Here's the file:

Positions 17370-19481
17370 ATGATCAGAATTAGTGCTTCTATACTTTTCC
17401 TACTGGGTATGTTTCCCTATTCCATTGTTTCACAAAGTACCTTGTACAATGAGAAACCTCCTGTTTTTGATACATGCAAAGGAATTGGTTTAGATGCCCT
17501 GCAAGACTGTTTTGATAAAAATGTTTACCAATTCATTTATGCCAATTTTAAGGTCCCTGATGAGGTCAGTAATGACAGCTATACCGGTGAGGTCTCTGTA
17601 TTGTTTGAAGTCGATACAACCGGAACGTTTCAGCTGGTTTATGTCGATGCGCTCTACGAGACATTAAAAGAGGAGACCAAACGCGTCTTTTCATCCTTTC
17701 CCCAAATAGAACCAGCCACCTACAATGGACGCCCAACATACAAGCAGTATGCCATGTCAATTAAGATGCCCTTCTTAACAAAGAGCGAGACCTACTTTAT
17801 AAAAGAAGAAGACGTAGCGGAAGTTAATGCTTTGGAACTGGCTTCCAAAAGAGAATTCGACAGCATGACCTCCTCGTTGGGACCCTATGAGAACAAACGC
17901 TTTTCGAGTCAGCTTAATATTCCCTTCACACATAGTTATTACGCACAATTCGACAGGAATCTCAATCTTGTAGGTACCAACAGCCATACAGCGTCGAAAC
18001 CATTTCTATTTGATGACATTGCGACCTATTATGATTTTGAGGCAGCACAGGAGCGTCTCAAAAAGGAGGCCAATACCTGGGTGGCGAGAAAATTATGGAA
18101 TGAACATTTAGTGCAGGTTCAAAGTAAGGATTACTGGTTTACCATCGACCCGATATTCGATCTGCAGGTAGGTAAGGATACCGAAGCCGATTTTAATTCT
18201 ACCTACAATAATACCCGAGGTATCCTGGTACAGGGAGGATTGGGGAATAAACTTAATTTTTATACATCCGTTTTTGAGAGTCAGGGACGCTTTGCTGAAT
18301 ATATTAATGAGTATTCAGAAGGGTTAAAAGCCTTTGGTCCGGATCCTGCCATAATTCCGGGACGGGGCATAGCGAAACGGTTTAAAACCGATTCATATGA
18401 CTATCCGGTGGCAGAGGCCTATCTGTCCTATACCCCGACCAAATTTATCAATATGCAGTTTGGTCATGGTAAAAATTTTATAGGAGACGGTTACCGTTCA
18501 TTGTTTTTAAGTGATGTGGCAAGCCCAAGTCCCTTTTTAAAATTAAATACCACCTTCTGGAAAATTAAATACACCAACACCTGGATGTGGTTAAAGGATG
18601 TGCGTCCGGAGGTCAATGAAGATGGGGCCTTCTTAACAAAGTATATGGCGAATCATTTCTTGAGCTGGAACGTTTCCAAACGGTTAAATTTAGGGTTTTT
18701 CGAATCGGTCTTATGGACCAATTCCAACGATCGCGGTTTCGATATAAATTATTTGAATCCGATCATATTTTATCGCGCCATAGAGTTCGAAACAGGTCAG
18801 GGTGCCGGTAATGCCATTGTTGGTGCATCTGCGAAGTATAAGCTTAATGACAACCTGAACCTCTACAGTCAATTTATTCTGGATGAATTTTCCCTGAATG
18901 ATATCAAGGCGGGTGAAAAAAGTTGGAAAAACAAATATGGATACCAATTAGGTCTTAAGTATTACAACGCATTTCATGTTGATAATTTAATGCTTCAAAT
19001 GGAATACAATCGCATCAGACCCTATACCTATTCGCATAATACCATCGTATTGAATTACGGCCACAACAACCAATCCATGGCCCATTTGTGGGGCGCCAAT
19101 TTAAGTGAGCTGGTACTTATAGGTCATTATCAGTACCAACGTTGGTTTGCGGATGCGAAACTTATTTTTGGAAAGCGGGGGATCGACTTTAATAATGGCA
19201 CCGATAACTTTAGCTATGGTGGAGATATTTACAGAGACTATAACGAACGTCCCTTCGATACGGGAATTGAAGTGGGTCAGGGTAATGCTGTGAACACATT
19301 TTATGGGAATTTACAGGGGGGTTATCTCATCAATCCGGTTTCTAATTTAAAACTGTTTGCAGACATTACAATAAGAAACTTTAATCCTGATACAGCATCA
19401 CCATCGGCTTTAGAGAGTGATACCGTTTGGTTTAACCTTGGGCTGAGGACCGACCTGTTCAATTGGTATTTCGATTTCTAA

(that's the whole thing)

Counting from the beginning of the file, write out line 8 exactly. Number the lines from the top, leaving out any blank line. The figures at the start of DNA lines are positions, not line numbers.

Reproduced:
17901 TTTTCGAGTCAGCTTAATATTCCCTTCACACATAGTTATTACGCACAATTCGACAGGAATCTCAATCTTGTAGGTACCAACAGCCATACAGCGTCGAAAC